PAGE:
Chapter One: An Experiment in the Alternative
Chapter Two: Ensuring Criminal Justice
Chapter Three: Fighting for Workers’ Rights
Chapter Four: In Defense of All Immigrants
Chapter Five: Breaking the Silence
Chapter Six: Reversing a Wrong
Chapter Seven: Preserving affordable housing
Chapter Eight: Challenging National Security Civil Rights violations
Chapter Nine: Conclusion
About the Author
A work such as this one would not have been possible without the cooperation of countless persons who contributed their time and effort toward making this narrative as in-depth and substantive as it is. Special thanks to Dale Minami and Audee Kochiyama-Holman for their early encouragement of the idea of writing this book. Special Thanks also to Bill Tamayo, Madge Kho, Jee Hyung Kim, Ling Woo Liu for reviewing and commenting on draft versions of the manuscript. Further thanks to Ken Kawaichi, Dennis Hayashi, Gene Lam, Harvey Dong, Lora Jo Foo, Titi Liu, Paul Igasaki, Emil DeGuzman, Omar Calimbas, Don Tamaki, Garrick Lew, Dennis Roberts, Michael Wong, Bill Tamayo, Stan Mark, Dale Minami, Don Tamaki, Chris Punongbayan, Carlo De la Cruz , Winifred Kao, Larry Lowe, Niki Moore, Veena Dubal, Angela Chan and Anoop Prasad for their input.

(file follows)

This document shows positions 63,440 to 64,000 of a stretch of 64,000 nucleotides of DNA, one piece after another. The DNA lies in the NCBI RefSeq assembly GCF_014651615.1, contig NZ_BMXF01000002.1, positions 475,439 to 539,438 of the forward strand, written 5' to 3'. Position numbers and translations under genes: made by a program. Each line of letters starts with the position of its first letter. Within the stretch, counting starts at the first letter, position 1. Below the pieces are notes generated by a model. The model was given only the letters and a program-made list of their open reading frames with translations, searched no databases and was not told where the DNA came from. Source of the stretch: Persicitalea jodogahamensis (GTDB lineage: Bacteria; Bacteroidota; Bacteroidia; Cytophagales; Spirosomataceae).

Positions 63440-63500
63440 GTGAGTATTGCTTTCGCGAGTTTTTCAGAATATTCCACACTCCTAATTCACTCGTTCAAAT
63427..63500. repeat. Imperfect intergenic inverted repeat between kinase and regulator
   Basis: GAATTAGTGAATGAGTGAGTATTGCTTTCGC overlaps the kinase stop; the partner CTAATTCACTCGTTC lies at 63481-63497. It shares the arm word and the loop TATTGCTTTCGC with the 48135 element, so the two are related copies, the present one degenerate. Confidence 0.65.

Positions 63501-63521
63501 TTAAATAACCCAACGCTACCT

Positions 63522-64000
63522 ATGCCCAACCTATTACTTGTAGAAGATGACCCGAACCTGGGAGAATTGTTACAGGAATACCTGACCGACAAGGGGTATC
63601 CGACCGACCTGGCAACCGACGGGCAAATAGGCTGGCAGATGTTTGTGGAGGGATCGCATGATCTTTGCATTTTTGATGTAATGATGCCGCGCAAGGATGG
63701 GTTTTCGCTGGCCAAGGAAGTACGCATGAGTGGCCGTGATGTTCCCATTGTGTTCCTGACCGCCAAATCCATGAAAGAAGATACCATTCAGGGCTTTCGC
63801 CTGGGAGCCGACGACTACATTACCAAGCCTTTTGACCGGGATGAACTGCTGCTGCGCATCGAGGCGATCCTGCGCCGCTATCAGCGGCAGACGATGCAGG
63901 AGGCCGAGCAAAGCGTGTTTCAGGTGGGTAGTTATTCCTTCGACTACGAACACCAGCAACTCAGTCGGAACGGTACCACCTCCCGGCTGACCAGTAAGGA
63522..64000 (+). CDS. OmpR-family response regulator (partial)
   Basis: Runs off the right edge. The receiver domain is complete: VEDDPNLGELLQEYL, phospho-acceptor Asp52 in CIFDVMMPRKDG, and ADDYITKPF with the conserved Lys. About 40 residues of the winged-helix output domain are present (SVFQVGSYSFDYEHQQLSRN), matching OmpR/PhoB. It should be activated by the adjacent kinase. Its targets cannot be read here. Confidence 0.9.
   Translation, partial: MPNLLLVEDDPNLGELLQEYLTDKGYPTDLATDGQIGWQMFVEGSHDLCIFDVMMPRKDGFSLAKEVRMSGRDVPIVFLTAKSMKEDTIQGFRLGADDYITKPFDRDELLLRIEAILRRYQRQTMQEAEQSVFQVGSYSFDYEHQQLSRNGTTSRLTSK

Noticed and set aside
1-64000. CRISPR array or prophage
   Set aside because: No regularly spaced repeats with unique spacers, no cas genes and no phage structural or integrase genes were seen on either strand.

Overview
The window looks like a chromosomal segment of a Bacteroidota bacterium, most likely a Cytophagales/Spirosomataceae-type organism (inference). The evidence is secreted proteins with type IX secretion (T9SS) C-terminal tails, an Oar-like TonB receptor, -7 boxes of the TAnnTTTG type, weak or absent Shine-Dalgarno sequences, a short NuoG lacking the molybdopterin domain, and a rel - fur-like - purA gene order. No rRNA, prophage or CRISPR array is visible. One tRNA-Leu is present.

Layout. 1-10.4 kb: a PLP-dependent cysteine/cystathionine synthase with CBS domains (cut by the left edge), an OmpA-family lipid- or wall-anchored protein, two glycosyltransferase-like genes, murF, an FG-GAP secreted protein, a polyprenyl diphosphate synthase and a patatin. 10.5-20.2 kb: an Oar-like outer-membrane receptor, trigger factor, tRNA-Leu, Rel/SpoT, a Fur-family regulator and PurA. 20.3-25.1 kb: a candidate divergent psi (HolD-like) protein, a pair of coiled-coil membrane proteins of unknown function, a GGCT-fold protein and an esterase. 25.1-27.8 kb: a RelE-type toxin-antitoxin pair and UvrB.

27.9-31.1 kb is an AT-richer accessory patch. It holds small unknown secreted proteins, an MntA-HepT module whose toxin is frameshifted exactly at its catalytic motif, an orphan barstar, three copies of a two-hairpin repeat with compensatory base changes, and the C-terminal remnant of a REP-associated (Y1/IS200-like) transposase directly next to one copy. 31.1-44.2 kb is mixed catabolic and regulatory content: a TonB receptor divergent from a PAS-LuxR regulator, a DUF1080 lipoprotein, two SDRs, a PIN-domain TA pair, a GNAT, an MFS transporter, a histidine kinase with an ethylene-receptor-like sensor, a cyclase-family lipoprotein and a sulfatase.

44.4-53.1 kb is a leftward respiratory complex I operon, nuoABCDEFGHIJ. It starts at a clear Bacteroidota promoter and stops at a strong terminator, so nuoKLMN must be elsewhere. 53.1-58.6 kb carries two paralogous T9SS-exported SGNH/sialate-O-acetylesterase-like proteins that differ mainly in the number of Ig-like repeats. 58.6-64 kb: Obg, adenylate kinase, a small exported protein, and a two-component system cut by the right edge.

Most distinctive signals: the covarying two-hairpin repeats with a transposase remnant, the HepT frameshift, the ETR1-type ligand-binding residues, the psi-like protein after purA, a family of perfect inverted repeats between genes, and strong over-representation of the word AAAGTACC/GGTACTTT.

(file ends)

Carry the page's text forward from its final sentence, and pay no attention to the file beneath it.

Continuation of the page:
Very special thanks to Dora Love for her love and support during the 21-month marathon, and her innumerable helpful suggestions, cover design development and editorial contributions. Very special thanks to my parents for their early shaping of my progressive political directions, particularly to my late father, Clemente Cacas who, in my teens, constantly reminded me of the racial segregation conditions he lived in during the 1930s by driving me to Bell Vocational High School which he attended in D.C. and to my mother, Maria B. Cacas, who has repeatedly instilled in me the importance of standing up to injustice including the many times classmates called me offensive names like “Jap” or “Chink” and especially the one time in first grade that a classmate wrote “Jap” on the back of my shirt.